Updated from 9:54 a.m. EDT
became the first venture capital-backed company to go public in nearly a year after its initial public offering priced above the expected range, something President and COO Kevin Thompson called a "positive sign" for small companies in need of capital.
The Austin, Texas-based provider of network management software began trading on the
New York Stock Exchange
under the symbol SWI. The IPO priced at $12.50 a share, above the expected price range of $9.50 to $11.50 a share. SolarWinds offered 9 million shares, with an additional 3.1 million shares sold by existing stockholders.
Shares rose as high as $15.16 earlier in the session, and were lately up 18.4% at $14.80.
By pricing above its expected range, it became the third IPO to do so in the last year. Earlier this month,
raised $279 million after offering 14.7 million shares at $19 a share, above its expected range of $16 to $18.
, the language learning software provider, sold 6.25 million shares at $18 a share, above its proposed range of $15 to $17 a share.
During a phone interview after shares began trading Wednesday, SolarWinds President and COO Kevin Thompson said that the software company wasn't trying to time the market with its IPO, which has dramatically improved since hitting its recent lows in March.
"We filed back in early 2008, so as a company we've been getting prepared for quite a long time now," Thompson said. "We also don't believe in trying to time the market. Our goal is to build a large company and create a tremendous amount of value for our shareholders over time. We believe we're absolutely ripe to be a public company from an operational perspective."
Formed in 1999 and backed by Bain Capital, Insight Ventures and Austin Ventures, SolarWinds saw net income jump 64% to $22.3 million in 2008 from $13.6 million a year earlier. Revenue grew to $93.1 million last year, a 51% increase from the year before.
However, SolarWinds has long-term outstanding debt totaling $93.9 million from a December 2005 recapitalization by Bain Capital and Insight Ventures. SolarWinds says it expects to use the net proceeds from the offering to repay a portion of that debt. The company will also make a payment of as much as $20 million to its original stockholders, and the rest will be used for general corporate purposes, including working capital.
Thompson said that the success of SolarWinds' IPO shows that investors are hungry for more mature companies to invest in. He argues that investors are seeking out unique business stories, ones that are differentiated from a business model perspective.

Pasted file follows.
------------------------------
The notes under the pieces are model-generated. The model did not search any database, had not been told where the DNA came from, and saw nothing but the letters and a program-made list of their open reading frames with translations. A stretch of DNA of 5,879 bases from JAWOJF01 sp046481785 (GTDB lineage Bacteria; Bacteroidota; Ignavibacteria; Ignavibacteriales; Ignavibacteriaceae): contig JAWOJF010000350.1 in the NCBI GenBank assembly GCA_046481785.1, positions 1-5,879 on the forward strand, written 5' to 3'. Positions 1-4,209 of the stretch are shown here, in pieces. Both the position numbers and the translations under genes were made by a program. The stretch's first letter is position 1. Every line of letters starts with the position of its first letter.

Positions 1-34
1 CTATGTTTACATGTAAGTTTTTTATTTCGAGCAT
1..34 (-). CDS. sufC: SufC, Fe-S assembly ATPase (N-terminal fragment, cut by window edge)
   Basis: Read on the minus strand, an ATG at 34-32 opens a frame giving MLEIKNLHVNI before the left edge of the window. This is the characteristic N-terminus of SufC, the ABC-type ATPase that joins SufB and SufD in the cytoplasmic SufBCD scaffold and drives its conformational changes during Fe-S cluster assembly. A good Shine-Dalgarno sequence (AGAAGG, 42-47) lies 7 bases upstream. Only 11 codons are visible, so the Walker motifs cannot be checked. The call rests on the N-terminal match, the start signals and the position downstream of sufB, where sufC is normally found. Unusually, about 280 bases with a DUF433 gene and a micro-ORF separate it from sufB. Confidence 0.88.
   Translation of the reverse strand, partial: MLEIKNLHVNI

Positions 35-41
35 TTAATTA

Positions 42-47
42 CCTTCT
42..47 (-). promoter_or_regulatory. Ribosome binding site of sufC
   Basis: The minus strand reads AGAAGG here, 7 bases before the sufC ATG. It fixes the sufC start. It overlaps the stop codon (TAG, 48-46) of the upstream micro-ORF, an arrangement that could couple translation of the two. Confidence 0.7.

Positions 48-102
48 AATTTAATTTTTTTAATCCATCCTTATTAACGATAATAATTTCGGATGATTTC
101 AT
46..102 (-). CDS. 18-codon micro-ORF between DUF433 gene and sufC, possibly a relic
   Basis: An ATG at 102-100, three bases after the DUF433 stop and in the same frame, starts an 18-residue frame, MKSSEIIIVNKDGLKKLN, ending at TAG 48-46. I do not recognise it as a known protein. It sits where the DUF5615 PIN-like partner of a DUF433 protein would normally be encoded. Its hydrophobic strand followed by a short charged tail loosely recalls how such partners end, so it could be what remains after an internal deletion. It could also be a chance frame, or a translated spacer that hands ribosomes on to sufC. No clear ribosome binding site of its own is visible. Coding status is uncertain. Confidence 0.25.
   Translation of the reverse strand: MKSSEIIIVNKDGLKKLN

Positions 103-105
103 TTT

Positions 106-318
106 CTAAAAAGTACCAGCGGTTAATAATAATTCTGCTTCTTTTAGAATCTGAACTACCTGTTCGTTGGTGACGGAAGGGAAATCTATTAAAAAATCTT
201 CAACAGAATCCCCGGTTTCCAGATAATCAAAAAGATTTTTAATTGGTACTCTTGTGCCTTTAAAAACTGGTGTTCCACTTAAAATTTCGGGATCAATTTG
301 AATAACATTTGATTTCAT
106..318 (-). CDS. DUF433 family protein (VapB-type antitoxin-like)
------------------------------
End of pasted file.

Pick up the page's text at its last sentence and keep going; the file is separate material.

"That means companies that have real scale and a significant customer base, ones that have shown an ability to grow revenue and grow at least some level of profitability," Thompson said. "You have to have shown the ability to generate profit, unlike the past where you could've had never generated any profit and you're telling a story that you'll generate a profit in two years. You can't do that now."
Thompson said that the SolarWinds IPO, the first venture capital-backed launch since
priced its shares in August 2008, is a positive sign that markets are freeing up.
"There are a number of good companies out there that need to access capital one way or another, which has been hard over the last 12 to 15 months," Thompson said. "For a private-equity or venture-backed company getting out in the software space is a good sign, and I think that will be good news for smaller companies that are trying to get venture funding, which has been hard to come by."
While he may not be the next John Chambers, the CEO of
who many look to for forecasts about the health of the tech space, Thompson said that a wide range of customer types gives him a unique view of the market.
In its regulatory filing with the
Securities and Exchange Commission
said its customers include small- and mid-sized businesses and enterprises, including more than 400 of the Fortune 500 companies. It also serves local, state and federal government agencies.
"We really do have customers of all sizes, as our technology and distribution models allow us to sell to small and large businesses," Thompson said. "We've seen momentum pick up over the course of 2009, which is a positive thing. I don't know that I'm ready to predict what will happen in the overall market, but clearly we've seen that the mood is improving at the buyer."
Thompson adds that mood has consistently improved as 2009 has rolled along, although SolarWinds is not relying on that to succeed. "We don't have to have that mood improve in order to achieve the growth targets we have," he said. "But I think it would be an absolute positive sign."
SolarWinds won't be the only IPO to debut this week.
, the San Francisco-based restaurant reservation Web site, said Tuesday it will offer 3 million shares in an expected range of $16 to $18 a share. That's up from its previous range of $12 to $14 a share. The company is offering about 1.57 million shares of common stock, and selling stockholders are offering the remaining 1.42 million shares.